A-36 Apache Dive Bomber

I was able to find these photos of the A-36 which show the dive brakes, employed to improve accuracy.

The A-36, dubbed “Apache” by NAA (though not adopted officially by the USAAF), was developed from the Mustang I in response to a USAAF requirement for a high-speed dive bomber.  Air Force officials noted the success of the Junkers Ju-87 “Stuka” and developed the requirement to meet the needs of the Army to support its ground forces.  The high speed of the A-36 required that it incorporate air brakes in the wings to limit its dive speed to 390mph to improve accuracy.  The A-36 proved to be very successful in its service career flying 23,373 combat sortied and delivering over 8,000 tons of ordnance on targets in the Mediterranean theaters.  A total of 84 enemy aircraft were shot down and 17 more strafed on the ground for a loss of 177 A-36’s to enemy action.  Though that is a loss of over 30% of the airframes built it is indicative of the dangerous and difficult missions it performed so successfully.

SOURCE

Photo Source(s):
Dick Phillips.
USAF.
Chuck Gardner –
Warbirds Resource Group
Timothy Cox

a36apache-4

a36-4283665-2

a36-4283665-a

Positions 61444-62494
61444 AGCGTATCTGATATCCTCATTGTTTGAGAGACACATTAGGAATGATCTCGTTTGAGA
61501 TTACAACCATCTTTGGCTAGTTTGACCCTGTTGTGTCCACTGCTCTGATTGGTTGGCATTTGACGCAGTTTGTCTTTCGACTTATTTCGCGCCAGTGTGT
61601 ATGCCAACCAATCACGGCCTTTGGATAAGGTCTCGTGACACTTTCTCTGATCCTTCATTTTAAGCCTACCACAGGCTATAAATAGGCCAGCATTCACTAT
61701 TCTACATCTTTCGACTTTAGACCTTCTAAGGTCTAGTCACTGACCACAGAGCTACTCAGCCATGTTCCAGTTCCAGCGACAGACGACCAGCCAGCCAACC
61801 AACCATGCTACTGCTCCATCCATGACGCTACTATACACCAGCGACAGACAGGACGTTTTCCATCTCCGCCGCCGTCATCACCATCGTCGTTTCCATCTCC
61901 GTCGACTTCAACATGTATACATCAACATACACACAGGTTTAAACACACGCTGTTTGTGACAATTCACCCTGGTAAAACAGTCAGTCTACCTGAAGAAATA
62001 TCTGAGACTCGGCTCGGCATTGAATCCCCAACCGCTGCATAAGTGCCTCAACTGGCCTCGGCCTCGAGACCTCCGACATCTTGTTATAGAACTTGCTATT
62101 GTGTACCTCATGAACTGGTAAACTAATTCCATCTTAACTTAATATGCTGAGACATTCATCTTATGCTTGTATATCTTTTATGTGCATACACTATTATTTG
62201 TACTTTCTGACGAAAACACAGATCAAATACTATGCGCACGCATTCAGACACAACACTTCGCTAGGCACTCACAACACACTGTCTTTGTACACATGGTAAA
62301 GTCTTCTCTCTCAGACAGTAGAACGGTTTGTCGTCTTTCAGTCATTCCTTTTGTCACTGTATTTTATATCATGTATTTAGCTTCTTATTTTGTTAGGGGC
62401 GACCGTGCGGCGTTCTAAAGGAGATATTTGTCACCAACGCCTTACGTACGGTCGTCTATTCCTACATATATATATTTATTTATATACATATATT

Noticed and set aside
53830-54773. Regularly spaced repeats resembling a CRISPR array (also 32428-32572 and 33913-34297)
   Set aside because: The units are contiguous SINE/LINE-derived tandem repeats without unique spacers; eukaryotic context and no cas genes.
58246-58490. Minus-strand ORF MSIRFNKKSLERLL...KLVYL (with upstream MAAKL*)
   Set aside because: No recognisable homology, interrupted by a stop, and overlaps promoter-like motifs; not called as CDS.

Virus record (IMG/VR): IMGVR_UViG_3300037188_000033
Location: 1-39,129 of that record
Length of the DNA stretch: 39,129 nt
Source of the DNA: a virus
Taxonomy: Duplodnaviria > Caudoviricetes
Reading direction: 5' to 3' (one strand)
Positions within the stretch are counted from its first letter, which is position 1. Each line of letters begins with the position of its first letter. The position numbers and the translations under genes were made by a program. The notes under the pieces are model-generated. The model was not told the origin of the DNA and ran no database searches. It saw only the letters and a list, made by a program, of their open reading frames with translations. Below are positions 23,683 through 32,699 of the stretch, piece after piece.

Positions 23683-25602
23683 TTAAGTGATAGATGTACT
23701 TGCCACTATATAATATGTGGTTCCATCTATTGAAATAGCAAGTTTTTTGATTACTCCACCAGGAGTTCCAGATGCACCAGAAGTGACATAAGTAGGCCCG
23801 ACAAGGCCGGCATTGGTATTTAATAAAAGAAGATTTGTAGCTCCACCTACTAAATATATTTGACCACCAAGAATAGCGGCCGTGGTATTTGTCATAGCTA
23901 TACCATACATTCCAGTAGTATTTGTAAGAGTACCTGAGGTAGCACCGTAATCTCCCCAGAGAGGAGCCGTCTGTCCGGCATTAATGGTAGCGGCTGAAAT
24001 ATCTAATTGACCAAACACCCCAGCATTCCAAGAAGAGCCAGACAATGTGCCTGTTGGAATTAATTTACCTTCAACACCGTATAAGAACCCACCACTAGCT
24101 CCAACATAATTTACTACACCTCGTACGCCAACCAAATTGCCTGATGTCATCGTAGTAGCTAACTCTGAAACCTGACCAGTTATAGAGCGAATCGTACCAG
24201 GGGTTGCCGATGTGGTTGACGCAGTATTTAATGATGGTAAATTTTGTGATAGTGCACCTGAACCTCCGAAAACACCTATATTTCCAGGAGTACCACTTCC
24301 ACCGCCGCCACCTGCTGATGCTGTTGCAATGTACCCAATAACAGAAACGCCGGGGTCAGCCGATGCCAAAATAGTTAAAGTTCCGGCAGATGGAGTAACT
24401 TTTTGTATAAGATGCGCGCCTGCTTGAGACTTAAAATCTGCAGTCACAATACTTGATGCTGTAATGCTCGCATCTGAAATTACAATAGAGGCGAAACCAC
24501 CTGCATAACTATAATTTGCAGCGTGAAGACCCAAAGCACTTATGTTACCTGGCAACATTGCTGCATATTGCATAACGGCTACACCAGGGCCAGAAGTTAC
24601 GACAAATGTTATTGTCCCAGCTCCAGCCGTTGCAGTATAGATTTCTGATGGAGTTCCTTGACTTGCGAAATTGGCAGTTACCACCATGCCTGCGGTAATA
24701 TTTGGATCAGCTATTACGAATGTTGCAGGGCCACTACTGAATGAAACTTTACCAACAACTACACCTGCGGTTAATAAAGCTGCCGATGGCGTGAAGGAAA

Type: Attack Bomber
Origin: North American
Models: A-36A
Crew: One
First Flight: N/A
Service Delivery: N/A
Final Delivery:
Prodcution: 500
Unit Cost: $49,000
Serial Number Range: 42-83663 to 42-84162


Powerplant:
Model: Allison V-1710-87
Type: Liquid Cooled V-12     Number: One
Horsepower: 1,325hp at 3,000 ft.


Dimensions:
Wing span: 37 ft.
Length: 32 ft. 3 in.
Height: 12 ft. 2 in.
Wing Surface Area: N/A

Weights:
Empty: N/A
Loaded: 10,000 lb.


Performance:
Maximum Speed: 365 mph
Cruising Speed: 250 mph
Initial climb: N/A
Service Ceiling: 25,1000 ft.
Range: 550 miles


Armament:
Two .50 machine guns in each wing.
Two .50 machine guns in lower part of nose.
Bombload:
1,000 lbs of bombs hung externally.

 

Advertisements

Leave a Reply

Fill in your details below or click an icon to log in:

WordPress.com Logo

You are commenting using your WordPress.com account. Log Out / Change )

Twitter picture

You are commenting using your Twitter account. Log Out / Change )

Facebook photo

You are commenting using your Facebook account. Log Out / Change )

Google+ photo

You are commenting using your Google+ account. Log Out / Change )

Connecting to %s